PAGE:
The Prince of Wales has visited London’s Melkite Greek Catholic parish, based at St Barnabas Church in Pimlico. Coptic Orthodox Bishop Angaelos was in attendance, along with Syriac Archbishop Athanasius Father Aphrem, Fr Shafiq Abouzayd and Canon Robin Gibbons. Prince Charles spoke of his own faith, his despair at the appalling plight of Christians in the Middle East, and his hope during this season of Advent:
It does seem to me that in our troubled times, when so many Christians in the Middle East face such desperate trials, there is at least some potential comfort to be found in remembering our connections to the earliest days of the Church. Indeed, as all of you know only too well, the Christmas story itself ends with the Holy Family fleeing for refuge from persecution; just as in 2017 large numbers of Christians, such as the families that I had the particular pleasure of meeting before this service, are being forced to leave their homes in the face of the most brutal persecution on account of their faith. Such barbaric persecution is even more perverse and dreadful when as many Christians seem unaware. The true spirit of reverence, which Muslims display towards Jesus and his mother Mary springs from the fountain head of their faith as described in the Koran.
As someone who, throughout my life, has tried, in whatever small way I can, to foster understanding between people of faith, and to build bridges between the great religions of the world, it is heartbreaking beyond words to see just how much pain and suffering is being endured by Christians, in this day and age, simply because of their faith. As Christians we remember, of course, how Our Lord called upon us to love our enemies and to pray for those who persecute. But for those confronted with such hatred and oppression, I can only begin to imagine how incredibly hard it must be to follow Christ’s example.
And then came this nugget of theo-political awareness:
It is so vitally important, in this season of Advent and throughout the year, that Christians in this country and elsewhere, who enjoy the rights of freedom of worship and freedom of expression, do not take those rights for granted; and that we remember, and do what we can to support, our fellow Christians for whom the denial of such rights has had such profound and painful consequences.
Nuggety, because the Prince of Wales has gone further in this speech than many politicians and church leaders currently dare. Most will talk effusively of inter-religious tolerance and the imperative of freedom of worship, but very few these days will defend Christians’ freedom of expression, i.e., freedom of religion; the freedom to manifest their faith in the public space; to walk in spirit and in truth; to propagate the Christian faith and witness to Christ in the world. Freedom of worship is practised in oppressive and tyrannical countries where freedom of religion is forbidden. You may be free to be a Christian (Jew/Jehovah’s Witness, etc) in Islamic and Atheist-Communist countries, but you are not free to manifest your faith in the public arena or to share your beliefs with others.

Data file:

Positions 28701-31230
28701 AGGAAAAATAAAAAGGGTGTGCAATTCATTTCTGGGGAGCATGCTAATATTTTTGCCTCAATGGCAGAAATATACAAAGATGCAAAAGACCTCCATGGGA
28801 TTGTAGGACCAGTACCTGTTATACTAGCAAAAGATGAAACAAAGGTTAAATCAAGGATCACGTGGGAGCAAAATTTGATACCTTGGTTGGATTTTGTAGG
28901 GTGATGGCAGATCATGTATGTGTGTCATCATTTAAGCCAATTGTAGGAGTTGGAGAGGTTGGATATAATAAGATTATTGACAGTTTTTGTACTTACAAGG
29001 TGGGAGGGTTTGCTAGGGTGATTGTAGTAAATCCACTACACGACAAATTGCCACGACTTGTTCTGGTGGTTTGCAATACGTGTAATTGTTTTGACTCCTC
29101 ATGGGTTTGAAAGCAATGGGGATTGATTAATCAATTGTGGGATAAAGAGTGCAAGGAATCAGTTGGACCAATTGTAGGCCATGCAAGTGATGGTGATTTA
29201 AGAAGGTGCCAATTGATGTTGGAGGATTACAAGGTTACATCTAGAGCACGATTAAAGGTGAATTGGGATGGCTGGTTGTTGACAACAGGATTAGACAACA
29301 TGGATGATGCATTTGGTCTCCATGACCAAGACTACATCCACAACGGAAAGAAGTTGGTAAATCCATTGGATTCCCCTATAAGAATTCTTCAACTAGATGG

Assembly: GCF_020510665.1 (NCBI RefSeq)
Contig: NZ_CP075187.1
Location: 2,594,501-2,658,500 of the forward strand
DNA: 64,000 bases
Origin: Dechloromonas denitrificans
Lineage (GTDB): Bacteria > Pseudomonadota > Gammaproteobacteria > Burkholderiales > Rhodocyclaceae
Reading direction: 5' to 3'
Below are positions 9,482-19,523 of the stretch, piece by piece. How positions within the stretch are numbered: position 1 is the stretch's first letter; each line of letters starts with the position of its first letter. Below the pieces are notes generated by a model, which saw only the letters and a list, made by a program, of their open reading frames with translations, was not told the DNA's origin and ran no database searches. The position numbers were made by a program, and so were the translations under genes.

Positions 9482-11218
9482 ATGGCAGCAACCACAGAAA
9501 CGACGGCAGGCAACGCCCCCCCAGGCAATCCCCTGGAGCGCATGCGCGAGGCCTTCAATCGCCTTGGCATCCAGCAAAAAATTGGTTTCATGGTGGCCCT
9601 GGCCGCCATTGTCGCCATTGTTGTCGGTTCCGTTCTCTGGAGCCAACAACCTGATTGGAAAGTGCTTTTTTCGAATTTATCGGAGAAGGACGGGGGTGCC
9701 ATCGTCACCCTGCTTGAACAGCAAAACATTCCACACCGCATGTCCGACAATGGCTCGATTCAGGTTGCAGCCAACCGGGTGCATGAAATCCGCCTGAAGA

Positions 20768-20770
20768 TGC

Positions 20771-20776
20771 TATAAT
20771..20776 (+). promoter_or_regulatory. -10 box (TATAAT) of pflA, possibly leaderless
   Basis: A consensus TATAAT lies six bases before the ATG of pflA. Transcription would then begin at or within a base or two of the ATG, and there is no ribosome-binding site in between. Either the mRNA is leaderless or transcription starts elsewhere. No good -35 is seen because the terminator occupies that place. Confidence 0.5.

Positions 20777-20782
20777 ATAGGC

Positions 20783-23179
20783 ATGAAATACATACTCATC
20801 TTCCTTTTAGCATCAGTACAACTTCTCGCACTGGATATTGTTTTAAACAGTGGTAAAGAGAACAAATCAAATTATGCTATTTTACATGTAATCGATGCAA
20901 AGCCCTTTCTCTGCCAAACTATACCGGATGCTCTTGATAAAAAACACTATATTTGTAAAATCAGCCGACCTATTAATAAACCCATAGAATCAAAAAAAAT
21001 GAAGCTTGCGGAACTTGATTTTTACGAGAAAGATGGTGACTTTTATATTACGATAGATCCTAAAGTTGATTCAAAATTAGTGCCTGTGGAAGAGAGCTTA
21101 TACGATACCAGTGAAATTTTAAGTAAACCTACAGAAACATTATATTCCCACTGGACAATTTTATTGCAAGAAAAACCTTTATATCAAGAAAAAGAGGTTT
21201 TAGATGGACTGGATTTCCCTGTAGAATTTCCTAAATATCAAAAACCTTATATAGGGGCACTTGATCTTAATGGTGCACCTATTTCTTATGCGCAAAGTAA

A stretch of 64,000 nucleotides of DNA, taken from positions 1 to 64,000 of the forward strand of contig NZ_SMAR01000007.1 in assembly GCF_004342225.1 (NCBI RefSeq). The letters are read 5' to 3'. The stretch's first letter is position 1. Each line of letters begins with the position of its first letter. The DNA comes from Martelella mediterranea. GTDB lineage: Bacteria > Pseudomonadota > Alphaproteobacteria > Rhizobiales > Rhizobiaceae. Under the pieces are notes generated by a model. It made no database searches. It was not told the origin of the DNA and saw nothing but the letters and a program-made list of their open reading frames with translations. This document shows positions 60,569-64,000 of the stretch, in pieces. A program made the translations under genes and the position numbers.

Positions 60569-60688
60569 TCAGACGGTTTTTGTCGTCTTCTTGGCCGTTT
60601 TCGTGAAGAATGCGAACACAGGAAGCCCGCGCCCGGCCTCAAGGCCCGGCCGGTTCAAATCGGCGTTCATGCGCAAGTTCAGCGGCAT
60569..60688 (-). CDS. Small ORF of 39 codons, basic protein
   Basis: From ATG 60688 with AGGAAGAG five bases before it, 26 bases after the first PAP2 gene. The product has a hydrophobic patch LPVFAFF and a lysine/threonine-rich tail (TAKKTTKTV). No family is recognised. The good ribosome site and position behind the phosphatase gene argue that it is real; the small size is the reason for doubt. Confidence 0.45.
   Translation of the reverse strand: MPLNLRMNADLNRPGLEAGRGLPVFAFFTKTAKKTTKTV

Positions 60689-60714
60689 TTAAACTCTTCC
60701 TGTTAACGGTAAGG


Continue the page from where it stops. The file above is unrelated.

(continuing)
By juxtaposing freedom of expression with freedom of worship, the Prince of Wales is talking inter alia about those street preachers whom no bishop defends, but Christian Concern doggedly shields and sustains from the forces of Islamism, secularism and judicial activism…
Mr Courney had been arrested by police under Section 5 of the Public Order Act, and was charged with using threatening or abusive words or behaviour or disorderly behaviour within the hearing or sight of a person likely to be caused harassment, alarm or distress.
In court, Christian Legal Centre’s allied solicitor Michael Phillips argued that the law provides the freedom for him to preach the Christian message, a freedom which has been upheld in the courts for many years.
Oluwole was charged by police under Section 5 of the Public Order Act for using threatening or abusive words or behaviour or disorderly behaviour within the hearing or sight of a person likely to be caused harassment, alarm or distress which was racially aggravated.
Christian Legal Centre’s allied solicitor Michael Phillips argued in written submissions to the CPS that the law provides the freedom for him to preach the Christian message, a freedom which has been upheld in the courts for many years. The CPS accepted these submissions and dropped the case.
Freedom of worship and freedom of expression are foundational British liberties, currently besieged (if not nullified and negated) by ascendant and increasingly frequent appeals to ‘religious hatred’. By exhorting British Christians to guard these hard-won liberties, the Prince of Wales shows that he is patently aware of their incremental erosion – not least because they aren’t included among the Government’s rather fuzzy notion of ‘British values‘. We supplant religious freedom with statist tolerance, and exchange public theology for mandatory respect, at our peril.
The glorious things is that when Prince Charles speaks about it, Clarence House tweets about it. And the ensuing thread, replete with freedom of expression, is a wonder to behold: